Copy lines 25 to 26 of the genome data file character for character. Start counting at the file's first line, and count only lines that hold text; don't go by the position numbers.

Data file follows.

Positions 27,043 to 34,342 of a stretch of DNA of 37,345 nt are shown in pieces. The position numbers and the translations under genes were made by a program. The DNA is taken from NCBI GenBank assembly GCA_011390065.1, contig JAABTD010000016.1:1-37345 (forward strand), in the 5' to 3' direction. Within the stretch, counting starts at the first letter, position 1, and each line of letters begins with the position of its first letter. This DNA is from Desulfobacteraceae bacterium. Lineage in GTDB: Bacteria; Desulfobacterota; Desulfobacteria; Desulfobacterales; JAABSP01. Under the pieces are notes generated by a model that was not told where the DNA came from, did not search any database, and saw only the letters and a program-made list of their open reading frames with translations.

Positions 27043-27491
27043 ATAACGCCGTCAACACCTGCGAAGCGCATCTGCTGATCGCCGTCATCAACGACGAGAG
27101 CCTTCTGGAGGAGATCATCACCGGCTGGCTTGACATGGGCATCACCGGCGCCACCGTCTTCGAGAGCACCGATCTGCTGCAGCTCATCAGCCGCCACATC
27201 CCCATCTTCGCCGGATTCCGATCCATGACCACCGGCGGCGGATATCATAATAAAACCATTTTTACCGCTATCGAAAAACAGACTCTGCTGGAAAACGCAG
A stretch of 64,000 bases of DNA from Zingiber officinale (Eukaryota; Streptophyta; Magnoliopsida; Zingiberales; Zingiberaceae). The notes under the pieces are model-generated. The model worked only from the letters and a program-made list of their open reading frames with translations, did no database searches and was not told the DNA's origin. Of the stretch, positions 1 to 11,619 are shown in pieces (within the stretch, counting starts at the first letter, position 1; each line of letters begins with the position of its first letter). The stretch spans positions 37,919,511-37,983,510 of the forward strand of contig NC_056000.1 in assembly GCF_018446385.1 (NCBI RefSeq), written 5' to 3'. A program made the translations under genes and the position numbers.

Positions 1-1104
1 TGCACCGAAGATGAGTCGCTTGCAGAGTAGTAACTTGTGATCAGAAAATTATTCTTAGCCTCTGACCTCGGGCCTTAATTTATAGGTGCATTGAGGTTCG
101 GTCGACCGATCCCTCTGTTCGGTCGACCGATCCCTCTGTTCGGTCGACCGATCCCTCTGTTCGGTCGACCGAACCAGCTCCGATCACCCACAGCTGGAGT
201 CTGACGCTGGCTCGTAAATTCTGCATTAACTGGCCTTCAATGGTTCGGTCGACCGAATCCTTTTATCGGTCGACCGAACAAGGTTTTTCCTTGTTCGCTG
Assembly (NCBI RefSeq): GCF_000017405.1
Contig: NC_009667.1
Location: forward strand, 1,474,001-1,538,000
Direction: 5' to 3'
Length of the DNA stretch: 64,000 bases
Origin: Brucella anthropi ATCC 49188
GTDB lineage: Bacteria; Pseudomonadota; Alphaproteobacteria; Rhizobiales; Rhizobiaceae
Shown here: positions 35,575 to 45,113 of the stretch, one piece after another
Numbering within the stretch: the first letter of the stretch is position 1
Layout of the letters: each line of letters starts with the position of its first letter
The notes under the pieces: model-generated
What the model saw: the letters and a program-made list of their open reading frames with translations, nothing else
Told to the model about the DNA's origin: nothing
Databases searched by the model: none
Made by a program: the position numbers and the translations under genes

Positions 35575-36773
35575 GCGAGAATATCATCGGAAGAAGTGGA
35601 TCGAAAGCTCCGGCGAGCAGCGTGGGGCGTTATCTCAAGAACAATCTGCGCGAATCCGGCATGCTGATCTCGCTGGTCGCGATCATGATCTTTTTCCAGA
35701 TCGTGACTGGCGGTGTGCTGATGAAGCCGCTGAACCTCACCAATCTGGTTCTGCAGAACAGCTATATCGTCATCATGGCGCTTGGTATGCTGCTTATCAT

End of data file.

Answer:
Made by a program: the position numbers and the translations under genes

Positions 35575-36773